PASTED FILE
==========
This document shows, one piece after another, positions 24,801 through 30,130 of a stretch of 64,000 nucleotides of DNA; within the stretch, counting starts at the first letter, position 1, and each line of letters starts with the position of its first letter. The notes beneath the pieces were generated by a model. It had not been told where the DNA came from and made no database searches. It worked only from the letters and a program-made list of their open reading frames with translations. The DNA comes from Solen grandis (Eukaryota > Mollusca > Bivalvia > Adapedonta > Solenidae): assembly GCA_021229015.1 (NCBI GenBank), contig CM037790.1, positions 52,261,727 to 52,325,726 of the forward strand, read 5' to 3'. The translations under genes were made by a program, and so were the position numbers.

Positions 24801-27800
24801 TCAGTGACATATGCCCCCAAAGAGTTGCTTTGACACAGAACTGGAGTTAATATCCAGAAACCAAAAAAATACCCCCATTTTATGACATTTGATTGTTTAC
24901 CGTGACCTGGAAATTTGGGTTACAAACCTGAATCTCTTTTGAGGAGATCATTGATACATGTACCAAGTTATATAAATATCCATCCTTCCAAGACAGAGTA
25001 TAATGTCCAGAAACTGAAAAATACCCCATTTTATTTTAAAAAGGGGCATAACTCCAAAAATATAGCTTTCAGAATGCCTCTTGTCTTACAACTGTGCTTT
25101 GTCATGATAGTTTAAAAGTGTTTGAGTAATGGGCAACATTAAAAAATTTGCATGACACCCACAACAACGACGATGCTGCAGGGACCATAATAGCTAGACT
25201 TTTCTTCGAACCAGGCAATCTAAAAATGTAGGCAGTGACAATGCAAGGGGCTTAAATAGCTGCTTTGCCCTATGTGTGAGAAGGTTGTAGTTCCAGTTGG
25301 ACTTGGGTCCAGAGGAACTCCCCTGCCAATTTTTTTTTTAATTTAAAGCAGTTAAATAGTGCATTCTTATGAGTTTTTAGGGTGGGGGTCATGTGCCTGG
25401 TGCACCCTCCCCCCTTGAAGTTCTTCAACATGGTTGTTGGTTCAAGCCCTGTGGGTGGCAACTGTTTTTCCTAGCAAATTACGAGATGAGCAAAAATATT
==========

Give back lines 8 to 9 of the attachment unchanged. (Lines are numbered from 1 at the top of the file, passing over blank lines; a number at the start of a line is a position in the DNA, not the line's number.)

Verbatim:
25301 ACTTGGGTCCAGAGGAACTCCCCTGCCAATTTTTTTTTTAATTTAAAGCAGTTAAATAGTGCATTCTTATGAGTTTTTAGGGTGGGGGTCATGTGCCTGG
25401 TGCACCCTCCCCCCTTGAAGTTCTTCAACATGGTTGTTGGTTCAAGCCCTGTGGGTGGCAACTGTTTTTCCTAGCAAATTACGAGATGAGCAAAAATATT